“The camera never lets go of Amy’s viewpoint through her life experiences,” Maritaud says. “Some experiences are still very childish, and some push her too abruptly and prematurely into an adult posture that appears disturbing. It’s precisely by always keeping this same closeness that certain scenes, because of their content, are received very differently.

“Overall, for me, there was something instinctive in the way I shot the film – in choosing a point of view at the beginning and not letting go of it under any pretext.”

Taking a brief moment to address criticisms of the film, Maritaud deliberates. “My position is very clear: the purpose of these controversial scenes is to display how these little girls see themselves. The visuals in the film reflect the image the children intend to convey through social media and in front of their audience at the competition.

“Still, I am aware that we are dealing with very disturbing realities in our society, and that this is a very delicate and emotional subject.”

Fathia Youssouf (right) shines as main character, Amy

Shaping the look

With Maritaud’s distinct vision in mind, next came the matter of finding the right kit for the job. “The choice of the camera was easy, because I knew that we were going to spend long hours every day with the camera on my shoulder to give Maïmouna the possibility to work on very long takes and improvisations with her actors,” he explains.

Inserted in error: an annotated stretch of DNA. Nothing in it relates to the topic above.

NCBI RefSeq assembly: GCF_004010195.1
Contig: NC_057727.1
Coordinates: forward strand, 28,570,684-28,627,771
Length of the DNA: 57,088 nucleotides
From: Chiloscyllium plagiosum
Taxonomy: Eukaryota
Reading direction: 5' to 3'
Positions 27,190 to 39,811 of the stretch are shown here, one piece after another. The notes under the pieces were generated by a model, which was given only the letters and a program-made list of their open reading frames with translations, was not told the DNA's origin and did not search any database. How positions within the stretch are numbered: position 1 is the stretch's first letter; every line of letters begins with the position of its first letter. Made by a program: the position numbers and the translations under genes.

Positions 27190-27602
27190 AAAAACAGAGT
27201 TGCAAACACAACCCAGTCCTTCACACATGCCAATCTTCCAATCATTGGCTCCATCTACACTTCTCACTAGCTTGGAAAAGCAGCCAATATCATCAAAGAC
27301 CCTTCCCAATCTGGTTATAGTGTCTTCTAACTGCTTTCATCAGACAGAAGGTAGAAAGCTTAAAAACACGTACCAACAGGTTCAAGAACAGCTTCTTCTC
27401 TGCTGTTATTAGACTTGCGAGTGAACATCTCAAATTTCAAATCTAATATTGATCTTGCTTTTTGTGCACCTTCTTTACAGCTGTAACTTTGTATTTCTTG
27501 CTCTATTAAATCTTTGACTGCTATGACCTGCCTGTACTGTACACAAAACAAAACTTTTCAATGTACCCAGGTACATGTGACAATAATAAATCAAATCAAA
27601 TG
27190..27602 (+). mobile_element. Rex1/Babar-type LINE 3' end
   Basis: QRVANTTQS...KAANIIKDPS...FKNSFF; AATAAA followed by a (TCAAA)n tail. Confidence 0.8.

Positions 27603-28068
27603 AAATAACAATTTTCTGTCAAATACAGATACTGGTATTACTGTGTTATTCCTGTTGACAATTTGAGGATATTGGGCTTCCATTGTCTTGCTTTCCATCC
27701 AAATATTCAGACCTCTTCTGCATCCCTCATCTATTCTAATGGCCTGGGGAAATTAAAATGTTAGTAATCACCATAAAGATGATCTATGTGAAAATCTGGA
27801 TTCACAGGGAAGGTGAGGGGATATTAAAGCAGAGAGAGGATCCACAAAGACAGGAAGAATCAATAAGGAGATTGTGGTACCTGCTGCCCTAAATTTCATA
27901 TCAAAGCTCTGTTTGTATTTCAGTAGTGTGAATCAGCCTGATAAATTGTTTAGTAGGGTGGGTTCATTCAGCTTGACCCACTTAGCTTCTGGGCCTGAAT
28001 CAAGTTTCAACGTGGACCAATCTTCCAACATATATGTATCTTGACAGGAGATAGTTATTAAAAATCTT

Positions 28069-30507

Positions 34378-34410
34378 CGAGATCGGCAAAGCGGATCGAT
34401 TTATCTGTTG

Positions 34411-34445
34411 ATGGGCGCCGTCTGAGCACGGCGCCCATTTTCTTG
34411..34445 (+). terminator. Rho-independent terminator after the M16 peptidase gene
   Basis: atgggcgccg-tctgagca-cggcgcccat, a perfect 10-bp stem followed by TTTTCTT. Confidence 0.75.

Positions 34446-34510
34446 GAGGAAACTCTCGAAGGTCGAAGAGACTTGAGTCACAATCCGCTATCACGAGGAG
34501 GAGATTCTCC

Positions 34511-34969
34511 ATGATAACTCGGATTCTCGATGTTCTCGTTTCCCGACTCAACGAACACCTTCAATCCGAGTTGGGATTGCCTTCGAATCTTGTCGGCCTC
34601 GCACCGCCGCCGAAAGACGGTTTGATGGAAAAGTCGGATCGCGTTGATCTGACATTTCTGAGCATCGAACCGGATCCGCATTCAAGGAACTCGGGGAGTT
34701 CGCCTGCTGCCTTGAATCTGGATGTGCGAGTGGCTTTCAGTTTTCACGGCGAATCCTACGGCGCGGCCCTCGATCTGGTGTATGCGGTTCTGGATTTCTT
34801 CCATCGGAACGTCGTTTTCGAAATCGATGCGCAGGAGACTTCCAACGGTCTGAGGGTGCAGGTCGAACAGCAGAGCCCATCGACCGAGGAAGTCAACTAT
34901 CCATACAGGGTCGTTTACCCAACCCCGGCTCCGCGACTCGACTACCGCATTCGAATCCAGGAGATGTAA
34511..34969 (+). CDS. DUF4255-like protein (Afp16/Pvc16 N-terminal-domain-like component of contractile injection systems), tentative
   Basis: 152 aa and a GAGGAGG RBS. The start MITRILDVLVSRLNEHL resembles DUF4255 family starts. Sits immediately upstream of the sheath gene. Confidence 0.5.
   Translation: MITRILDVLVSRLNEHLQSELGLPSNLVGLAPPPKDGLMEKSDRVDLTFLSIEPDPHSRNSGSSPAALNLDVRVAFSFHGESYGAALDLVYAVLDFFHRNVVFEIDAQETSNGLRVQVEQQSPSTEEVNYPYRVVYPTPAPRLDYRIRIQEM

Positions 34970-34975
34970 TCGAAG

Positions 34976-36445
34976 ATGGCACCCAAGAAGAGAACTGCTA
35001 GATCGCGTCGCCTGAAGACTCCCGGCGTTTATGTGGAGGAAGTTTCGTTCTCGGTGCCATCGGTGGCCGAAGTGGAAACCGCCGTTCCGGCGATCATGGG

“I needed a lightweight and functional camera, but also something robust and reliable, so I chose the Alexa Mini. We often had to have the camera at hip height, so I found the LCD very handy, and it meant I could avoid adding too many accessories.”

When it came to lens selection, Maritaud opted for something altogether less modern. “I’m often very concerned when I’m shooting digitally that I must reduce the too-surgical, too-defined aspect of digital cameras, as it’s just not to my taste,” he says.

“In general, I find the oldest optics I can and I diffuse them even more with filters to achieve a more pleasant texture. In this case, we went for the Zeiss Super Speed Mark I lenses and a Mitchell Diffusion Filter. We tested at least ten different sets of lenses, but it was these